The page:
Bear Lake – Sept. 2010

Sept. 4-6, 2010

The Bartons were kind enough to invite us up to their cabin at Bear Lake again this year.  We were able to do two rides; one south of Logan Canyon towards Old Ephraim’s Grave, and one north along the Highline trail.

Photo Album:

For additional photos, check my Picasa photo album at:


  • Dee, Kim, Jamie, and Jason Gardiner (and a short visit from Kevin).
  • Scott, Terri, Allyson, and Peter Barton.
  • Paul, Liz, Lauren, Sarah, and Matt Bradley.
  • Kevin, Rebecca, Jarett, and Spencer Jolley.
  • John Jensen.


The weather was reasonably nice.  It was hot and sunny on Saturday, cooling and windy on Sunday, and quite cool on Monday.

Old Ephraim Loop – Saturday Sept. 4:

We had a somewhat chaotic start to our adventure, but things worked out in the end.  The Jolleys had planned on renting a Rhino but things fell through at the last minute.  They sold Spencer’s ttr125 with the intent of moving Spencer up to Kevin’s old xr200.  The xr200 was in the shop and didn’t get repaired on time.  That left the four Jolleys with just Jarett’s crf250r, which was recently repaired with a new set of valves.  Rebecca enjoyed her time at the cabin, Kevin attempted to ride our drz400e (more on that later), Spencer borrowed Jason’s crf230, Jason rode Barton’s crf250x (which made him nervous), and Peter moved up to their crf230.  So Peter, Spencer, and Jason were all riding bikes larger than they were used to.

Peter’s crf230 had a dead battery.  Kevin’s drz400e battery went dead before we could get it started.  So Peter and Kevin got to push start their bikes most of the day (I nick-named Peter “push start Pete”).  Scott traded off with Kevin, letting Kevin use Scott’s xr400.

We finally got under way on what turned out to be a very long ride – coming in at almost 65 miles.  There is a dirt road right from Barton’s cabin up to the summit of Logan Canyon.  This is about a 6 mile ride on old Jeep roads that are fairly rutted and somewhat rocky.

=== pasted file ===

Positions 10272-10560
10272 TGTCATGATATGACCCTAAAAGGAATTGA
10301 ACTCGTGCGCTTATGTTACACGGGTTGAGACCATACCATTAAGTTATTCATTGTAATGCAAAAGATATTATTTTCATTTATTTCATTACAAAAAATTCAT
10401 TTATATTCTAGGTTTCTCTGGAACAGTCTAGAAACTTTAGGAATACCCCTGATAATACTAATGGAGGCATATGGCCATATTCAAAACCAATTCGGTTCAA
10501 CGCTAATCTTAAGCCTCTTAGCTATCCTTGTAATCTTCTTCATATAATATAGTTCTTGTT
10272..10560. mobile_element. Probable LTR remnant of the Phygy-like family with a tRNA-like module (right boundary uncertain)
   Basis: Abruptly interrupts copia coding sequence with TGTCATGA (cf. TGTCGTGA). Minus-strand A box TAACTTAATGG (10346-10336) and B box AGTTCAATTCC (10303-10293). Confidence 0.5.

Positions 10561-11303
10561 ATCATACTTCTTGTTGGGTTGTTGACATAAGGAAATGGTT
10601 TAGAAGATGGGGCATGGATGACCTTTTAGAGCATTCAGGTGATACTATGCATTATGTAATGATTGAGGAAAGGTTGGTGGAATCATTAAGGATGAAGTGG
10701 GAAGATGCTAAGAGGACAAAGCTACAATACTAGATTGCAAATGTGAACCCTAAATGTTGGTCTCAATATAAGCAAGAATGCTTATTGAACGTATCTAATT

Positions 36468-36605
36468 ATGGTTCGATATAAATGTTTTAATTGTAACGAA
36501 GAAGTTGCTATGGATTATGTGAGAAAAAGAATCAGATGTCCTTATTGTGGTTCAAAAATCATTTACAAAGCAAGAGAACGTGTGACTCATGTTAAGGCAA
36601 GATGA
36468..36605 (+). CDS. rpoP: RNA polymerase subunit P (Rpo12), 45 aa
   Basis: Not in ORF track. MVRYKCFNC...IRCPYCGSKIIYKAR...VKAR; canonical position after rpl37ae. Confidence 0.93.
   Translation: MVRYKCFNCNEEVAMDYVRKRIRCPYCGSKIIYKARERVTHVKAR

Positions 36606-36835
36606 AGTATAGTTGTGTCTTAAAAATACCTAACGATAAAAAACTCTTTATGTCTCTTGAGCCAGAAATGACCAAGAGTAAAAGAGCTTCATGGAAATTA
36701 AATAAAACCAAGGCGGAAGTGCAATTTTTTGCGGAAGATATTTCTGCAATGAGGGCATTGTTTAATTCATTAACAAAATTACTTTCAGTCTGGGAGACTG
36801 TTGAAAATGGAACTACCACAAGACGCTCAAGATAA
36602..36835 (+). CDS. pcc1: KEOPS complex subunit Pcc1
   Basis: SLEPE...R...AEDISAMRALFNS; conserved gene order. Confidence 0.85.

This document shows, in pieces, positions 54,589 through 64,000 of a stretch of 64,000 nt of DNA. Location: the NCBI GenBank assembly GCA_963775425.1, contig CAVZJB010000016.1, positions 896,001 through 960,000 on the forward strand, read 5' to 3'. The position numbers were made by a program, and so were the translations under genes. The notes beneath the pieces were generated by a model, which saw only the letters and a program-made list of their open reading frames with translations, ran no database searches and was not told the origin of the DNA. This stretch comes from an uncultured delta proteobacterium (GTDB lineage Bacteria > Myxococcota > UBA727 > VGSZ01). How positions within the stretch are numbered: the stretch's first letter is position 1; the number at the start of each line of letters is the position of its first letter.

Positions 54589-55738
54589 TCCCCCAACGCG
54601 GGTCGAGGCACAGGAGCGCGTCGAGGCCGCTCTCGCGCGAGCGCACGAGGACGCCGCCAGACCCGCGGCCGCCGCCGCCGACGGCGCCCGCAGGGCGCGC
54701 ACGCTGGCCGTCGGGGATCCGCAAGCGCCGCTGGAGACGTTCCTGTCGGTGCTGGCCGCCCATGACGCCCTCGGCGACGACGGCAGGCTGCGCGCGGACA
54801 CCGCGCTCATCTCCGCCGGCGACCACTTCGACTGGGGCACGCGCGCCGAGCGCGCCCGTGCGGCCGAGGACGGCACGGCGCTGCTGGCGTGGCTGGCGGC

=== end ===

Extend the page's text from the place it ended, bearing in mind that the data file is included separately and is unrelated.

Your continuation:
From the summit we headed south on a nice gravel road (#3) and turned west towards Peter Sinks (see Figure 1).  The Peter Sinks trail was rougher than I expected, but enjoyable.  Rather than complete the Peter Sinks loop we turned south on the new Turkey Trail.  We stopped for lunch at a scenic location.  After our lunch break, we headed down the Turkey Trail and on to the Little Bear Trail.  Both trails were steep and rocky – giving them an advanced rating (red).

Old Ephraim loop

When we reached the Temple Fork road we stopped to use the restroom and cool off in the beautiful stream.

Rest stop at Temple Fork

The Temple Fork road is fast with some fun inside banked turns, but you must watch out for on-coming traffic.  We then turned south on trail #2 and stopped at the monument grave site for “Old Ephraim” – a grizzly bear that stood at 9’ 11” tall.  The monument matches the bear’s height.

Jason (6' 3") standing by the monument (9' 11") for Old Ephraim

Resting in the shade at Old Ephraim's grave

Note how white Sarah’s (second from left) jersey and pants are.  That will change.

In support of Scott’s fixation on never riding back the way we came, we continued south on #2, then on to #27, and east to the main road #3.

For the most part, road #3 is a fast and easy ride, but there are a few rocky sections and even a small canyon to ride through.  I stopped to take some video of the small canyon and happened to catch Spencer lose control and take a nasty spill.

Spencer loosing control

He came to rest inches from the large boulder

A littler further along, Jason splashed Sarah in a large muddy water hole.  And I mean splashed!  Apparently a wave completely drenched Sarah and she was unable to see and ended up crashing.  Take a look at her lovely white riding outfit now.